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George Harrison - All Things Must Pass 1970

Without a doubt, George Harrison's first solo recording, originally issued as a triple album, is his best. Drawing on his backlog of unused compositions from the late Beatles era, Harrison crafted material that managed the rare feat of conveying spiritual mysticism without sacrificing his gifts for melody and grand, sweeping arrangements. Enhanced by Phil Spector's lush orchestral production and Harrison's own superb slide guitar, nearly every song is excellent: "Awaiting on You All," "Beware of Darkness," the Dylan collaboration "I'd Have You Anytime," "Isn't It a Pity," and the hit singles "My Sweet Lord" and "What Is Life" are just a few of the highlights. A very moving work, with a slight flaw: the jams that comprise the final third of the album are somewhat dispensable, and have probably only been played once or twice by most of the listeners who own this record. Those same jams, however, played by Eric ClaptonCarl RadleBobby Whitlock, and Jim Gordon (all of whom had just come off of touring as part of Delaney & Bonnie's band), proved to be of immense musical importance, precipitating the formation of Derek & the Dominos. Thus, they weren't a total dead end, and may actually be much more to the liking of the latter band's fans. AMG.

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The 31 Flavors - Hair 1969

In the late '60s, a bunch of mysterious psychedelic exploitation albums were released by the budget Crown label in the U.S. Issued under different band names (The Firebirds,Underground Electrics, 31 Flavors, etc.), they were recorded by an anonymous group of studio musicians. Hair by 31 Flavors is the counterpart to Light My Fire by The Firebirds. Along with demented raw garage covers of "Hair" and "Aquarius," it contains some of the heaviest, fuzzed-out exploitation sounds ever committed to vinyl. You can hear echoes of Blue Cheer, Hendrix and Sabbath, featuring proto-doom, heavy-psych bombs like "Distortions of Darkness."

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segunda-feira, 22 de abril de 2019

David Porter - ...Into A Real Thing - (1971) @ 320

David Porter parted ways with his songwriting partner Isaac Hayes in 1969 but the pair remained close -- close enough that Hayes produced Porter's 1970 debut, Gritty, Groovy, & Gettin' It. A year later, Hayes was busy with his own recording career so Porter turned to his new partner Ronnie Williams to collaborate on 1971's Into a Real Thing, but he hardly left Hayes behind. Isaac's influence is clearly felt on the opening "Hang on Sloopy," a bubblegum AM pop number inexplicably turned into a not-bad soul slow-burner, but the rest of the record finds Porter splicing this new progressive sound with the sound of Stax, tending to dress his tightly constructed songs in vivid, progressive color. Porter dips into lush soul ("Thirty Days") and cinematic funk ("Grocery Man") with enough variety to give this record appealing momentum, meaning that knockout songs are the main thing it lacks: the tunes are well crafted but the revival of Chuck Jackson's "I Don't Want to Cry" shows how the rest of this enjoyable album doesn't grab you by the throat. Ace's 2015 expansion adds three songs from the sessions, including the previously unreleased "Gotta Get Over the Hump" and "Somebody's Trying to Ride Piggy Back," a tune excavated in 1999 that's better than most of the record. AMG.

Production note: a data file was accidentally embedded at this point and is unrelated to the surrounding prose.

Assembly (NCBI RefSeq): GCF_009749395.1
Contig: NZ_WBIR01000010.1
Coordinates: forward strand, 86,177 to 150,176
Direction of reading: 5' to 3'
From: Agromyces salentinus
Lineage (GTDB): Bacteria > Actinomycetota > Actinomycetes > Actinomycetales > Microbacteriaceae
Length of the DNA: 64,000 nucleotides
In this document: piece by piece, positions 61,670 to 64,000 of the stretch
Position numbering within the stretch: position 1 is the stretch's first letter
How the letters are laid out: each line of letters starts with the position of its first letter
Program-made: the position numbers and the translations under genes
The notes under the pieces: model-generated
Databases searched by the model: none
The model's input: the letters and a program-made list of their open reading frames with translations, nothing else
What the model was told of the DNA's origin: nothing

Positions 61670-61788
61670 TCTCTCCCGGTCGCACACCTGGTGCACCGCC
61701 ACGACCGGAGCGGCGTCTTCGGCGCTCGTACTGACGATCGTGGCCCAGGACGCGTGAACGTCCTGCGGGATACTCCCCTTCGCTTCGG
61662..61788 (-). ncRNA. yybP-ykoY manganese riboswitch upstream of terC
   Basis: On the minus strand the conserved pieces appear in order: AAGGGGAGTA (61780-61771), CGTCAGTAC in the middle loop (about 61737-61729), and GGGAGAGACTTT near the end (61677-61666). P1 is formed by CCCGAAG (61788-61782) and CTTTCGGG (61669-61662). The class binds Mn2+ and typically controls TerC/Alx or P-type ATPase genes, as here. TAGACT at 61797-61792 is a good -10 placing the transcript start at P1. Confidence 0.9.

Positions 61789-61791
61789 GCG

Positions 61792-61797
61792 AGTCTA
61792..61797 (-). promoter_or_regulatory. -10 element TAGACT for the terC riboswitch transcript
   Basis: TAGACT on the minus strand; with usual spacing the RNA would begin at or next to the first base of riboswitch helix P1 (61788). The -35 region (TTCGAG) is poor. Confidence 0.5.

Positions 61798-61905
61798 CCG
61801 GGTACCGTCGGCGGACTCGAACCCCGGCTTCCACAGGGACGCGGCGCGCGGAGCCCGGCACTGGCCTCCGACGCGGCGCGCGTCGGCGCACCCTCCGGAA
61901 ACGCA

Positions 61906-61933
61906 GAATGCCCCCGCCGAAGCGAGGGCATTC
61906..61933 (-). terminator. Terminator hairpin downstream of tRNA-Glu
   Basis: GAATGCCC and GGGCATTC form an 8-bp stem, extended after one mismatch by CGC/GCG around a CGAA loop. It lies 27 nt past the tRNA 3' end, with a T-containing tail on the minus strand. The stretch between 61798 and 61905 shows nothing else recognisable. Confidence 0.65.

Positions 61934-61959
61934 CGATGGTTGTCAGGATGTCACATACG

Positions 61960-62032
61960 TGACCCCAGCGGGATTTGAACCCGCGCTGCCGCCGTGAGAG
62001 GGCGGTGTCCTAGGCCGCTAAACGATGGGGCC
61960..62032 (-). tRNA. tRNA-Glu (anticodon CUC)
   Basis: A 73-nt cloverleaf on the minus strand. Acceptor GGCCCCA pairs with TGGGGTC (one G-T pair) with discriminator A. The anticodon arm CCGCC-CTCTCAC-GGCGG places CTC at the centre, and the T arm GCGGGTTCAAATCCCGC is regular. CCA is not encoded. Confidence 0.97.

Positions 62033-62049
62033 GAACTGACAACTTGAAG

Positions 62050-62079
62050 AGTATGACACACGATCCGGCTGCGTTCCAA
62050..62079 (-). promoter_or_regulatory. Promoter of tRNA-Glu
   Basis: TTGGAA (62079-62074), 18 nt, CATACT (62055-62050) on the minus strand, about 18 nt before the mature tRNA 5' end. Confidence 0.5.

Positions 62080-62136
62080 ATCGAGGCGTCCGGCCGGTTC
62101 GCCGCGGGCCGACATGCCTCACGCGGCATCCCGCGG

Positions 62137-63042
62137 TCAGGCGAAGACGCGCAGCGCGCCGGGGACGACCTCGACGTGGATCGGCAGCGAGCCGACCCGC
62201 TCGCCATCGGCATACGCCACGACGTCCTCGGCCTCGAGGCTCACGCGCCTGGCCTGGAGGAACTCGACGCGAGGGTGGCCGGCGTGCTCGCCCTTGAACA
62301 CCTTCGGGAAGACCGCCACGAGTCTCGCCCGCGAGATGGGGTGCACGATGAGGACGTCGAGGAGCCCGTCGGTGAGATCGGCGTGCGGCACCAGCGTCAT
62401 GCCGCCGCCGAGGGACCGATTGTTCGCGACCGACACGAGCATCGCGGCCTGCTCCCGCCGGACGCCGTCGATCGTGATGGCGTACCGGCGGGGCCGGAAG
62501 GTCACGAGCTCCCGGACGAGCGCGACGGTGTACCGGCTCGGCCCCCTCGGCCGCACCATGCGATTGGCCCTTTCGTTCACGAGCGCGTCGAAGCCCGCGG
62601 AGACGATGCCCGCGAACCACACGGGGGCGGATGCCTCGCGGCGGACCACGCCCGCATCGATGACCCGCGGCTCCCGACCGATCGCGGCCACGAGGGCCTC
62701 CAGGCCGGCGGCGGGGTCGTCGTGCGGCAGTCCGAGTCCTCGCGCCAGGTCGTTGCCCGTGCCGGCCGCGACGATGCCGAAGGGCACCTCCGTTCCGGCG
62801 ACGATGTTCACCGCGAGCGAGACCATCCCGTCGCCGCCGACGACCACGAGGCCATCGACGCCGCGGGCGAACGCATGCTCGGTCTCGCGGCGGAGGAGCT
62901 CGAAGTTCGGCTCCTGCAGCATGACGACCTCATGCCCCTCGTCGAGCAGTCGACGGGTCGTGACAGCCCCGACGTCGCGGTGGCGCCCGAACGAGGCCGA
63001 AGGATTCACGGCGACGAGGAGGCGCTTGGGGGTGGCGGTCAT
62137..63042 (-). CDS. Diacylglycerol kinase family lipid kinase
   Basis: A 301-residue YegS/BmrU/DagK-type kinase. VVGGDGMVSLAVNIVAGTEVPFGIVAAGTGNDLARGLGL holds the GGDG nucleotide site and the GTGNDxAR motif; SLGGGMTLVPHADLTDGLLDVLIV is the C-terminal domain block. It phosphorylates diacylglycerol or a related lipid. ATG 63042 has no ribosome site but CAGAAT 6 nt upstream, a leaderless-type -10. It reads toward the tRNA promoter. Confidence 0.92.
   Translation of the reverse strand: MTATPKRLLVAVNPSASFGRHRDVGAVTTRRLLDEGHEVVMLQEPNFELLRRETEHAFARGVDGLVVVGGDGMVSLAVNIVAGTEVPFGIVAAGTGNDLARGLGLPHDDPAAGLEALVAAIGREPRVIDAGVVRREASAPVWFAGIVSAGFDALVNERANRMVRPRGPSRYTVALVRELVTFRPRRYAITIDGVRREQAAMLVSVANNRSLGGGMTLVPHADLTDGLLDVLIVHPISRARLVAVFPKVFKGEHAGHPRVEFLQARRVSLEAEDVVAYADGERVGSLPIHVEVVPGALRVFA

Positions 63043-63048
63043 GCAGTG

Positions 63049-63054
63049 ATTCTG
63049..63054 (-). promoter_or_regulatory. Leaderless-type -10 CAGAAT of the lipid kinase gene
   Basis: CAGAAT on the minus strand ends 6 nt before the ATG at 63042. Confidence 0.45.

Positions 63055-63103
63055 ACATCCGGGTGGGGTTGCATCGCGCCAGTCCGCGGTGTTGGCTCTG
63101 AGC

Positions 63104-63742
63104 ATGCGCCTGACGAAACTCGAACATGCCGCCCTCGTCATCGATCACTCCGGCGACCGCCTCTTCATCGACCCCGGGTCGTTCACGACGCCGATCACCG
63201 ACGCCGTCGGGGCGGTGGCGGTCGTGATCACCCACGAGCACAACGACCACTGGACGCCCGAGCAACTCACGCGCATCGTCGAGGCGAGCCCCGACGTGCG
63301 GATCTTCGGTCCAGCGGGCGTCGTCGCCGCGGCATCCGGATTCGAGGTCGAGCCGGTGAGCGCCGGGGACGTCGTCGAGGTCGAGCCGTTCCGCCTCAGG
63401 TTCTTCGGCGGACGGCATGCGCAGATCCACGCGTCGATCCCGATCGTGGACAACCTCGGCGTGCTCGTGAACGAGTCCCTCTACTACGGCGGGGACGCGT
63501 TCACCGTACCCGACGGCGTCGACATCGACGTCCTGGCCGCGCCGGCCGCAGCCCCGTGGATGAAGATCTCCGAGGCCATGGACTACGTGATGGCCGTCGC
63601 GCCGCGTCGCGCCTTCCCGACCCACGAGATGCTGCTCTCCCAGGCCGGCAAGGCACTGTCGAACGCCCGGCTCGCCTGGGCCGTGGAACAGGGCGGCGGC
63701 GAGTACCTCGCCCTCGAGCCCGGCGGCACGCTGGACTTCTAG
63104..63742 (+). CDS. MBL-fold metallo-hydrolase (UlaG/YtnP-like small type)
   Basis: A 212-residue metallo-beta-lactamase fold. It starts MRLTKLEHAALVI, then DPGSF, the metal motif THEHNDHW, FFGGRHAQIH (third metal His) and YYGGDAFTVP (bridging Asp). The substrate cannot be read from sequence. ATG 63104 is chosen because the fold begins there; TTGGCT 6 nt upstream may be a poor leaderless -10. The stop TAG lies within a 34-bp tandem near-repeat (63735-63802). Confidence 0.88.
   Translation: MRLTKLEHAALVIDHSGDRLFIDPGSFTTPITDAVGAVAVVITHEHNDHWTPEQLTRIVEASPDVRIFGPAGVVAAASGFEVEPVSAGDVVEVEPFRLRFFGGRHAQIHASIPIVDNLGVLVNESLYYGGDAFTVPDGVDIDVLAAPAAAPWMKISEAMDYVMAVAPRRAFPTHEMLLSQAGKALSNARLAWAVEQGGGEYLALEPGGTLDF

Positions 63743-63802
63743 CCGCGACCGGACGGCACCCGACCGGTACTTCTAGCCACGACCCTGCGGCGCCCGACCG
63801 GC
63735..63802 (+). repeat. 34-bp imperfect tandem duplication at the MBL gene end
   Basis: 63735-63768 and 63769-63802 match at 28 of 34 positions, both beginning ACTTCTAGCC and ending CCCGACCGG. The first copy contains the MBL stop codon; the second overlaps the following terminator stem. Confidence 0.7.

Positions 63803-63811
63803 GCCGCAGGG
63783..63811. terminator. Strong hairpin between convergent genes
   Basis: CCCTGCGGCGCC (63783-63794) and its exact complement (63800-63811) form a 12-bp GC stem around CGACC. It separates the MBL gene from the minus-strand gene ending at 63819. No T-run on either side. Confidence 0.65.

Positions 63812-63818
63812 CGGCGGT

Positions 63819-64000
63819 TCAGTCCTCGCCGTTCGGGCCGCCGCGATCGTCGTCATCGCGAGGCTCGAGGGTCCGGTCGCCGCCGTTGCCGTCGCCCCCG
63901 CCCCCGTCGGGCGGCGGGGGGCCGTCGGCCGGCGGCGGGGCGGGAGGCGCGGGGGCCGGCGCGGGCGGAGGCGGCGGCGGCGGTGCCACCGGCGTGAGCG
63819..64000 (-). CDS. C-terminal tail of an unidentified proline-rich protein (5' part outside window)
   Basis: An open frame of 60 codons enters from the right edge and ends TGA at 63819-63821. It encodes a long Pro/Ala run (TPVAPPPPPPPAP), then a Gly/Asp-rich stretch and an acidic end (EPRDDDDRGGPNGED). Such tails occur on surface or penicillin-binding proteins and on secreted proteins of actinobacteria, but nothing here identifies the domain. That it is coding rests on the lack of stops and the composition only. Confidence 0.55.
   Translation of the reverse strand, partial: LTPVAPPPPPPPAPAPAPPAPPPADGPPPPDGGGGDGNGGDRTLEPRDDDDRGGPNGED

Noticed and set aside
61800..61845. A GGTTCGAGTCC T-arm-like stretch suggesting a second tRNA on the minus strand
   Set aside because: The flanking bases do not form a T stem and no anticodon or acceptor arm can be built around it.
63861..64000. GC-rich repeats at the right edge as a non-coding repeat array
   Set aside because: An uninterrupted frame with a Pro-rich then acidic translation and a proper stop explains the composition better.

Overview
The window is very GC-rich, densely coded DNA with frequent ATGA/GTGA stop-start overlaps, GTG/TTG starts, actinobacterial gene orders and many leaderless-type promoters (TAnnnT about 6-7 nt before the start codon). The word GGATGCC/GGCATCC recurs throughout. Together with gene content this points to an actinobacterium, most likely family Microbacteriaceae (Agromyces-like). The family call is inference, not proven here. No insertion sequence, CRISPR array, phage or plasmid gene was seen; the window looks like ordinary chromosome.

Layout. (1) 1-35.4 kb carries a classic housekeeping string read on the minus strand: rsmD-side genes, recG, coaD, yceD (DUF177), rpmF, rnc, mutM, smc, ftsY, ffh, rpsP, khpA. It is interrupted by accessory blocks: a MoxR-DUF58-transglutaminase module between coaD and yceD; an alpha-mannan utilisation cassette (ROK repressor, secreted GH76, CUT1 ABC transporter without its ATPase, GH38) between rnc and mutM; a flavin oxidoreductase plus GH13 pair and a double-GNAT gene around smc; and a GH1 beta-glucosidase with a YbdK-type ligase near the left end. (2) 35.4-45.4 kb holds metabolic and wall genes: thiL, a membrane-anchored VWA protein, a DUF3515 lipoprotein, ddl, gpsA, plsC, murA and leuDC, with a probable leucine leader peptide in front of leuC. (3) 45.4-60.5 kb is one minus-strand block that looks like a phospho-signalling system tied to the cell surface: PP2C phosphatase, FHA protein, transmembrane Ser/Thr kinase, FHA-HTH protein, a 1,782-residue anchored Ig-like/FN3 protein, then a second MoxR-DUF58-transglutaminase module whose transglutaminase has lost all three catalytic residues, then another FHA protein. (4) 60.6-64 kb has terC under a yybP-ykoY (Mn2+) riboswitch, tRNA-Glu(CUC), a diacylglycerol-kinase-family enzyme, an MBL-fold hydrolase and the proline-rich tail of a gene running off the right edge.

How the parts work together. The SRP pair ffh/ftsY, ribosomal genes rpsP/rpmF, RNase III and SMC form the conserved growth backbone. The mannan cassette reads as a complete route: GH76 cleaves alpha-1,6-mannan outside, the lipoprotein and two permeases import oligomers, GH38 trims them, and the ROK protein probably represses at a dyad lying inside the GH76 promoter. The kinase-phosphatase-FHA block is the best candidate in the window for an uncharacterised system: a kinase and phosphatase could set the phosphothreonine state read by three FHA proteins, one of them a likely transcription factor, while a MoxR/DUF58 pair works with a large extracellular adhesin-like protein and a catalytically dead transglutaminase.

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Charles Mingus - Mingus Moves 1973

On this Atlantic LP, Charles Mingus introduced his new group which at the time included trumpeter Ronald Hampton, tenor-saxophonist George Adams, pianist Don Pullen and his longtime drummer Dannie Richmond. Together this excellent quintet performed seven recent compositions including one ("Moves") that features the vocals of Honey Gordon and Doug Hammond. Only three of the pieces are by Mingus but all of the music is greatly influenced by his searching and unpredictable style. AMG.

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Thin Lizzy - Thin Lizzy 1971

Thin Lizzy was originally conceived as a power trio in the image of Cream and the Jimi Hendrix Experience, but Eric Bell lacked the charisma of those groups' guitarists, forcing vocalist/bassist Philip Lynott to take center stage from day one. Despite his already poetic, intensely personal lyrics, Lynottwas only beginning to develop as a songwriter, and the band's unfocused, folk-infused early efforts are a far cry from their mid-'70s hard rock glory. Recorded on a shoestring budget, their self-titled debut is surprisingly mellow; many songs, such as "Clifton Grange Hotel" and "The Friendly Ranger of Clontarf Castle," sound confused and unfinished. Quiet ballads like "Honesty Is No Excuse," "Eire," and "Saga of the Ageing Orphan" abound, while supposed rockers such as "Ray-Gun" and "Return of the Farmer's Son" fall remarkably flat. In fact, Lizzy only bare their claws on "Look What the Wind Blew In," a gutsy rocker that hints at things to come. AMG.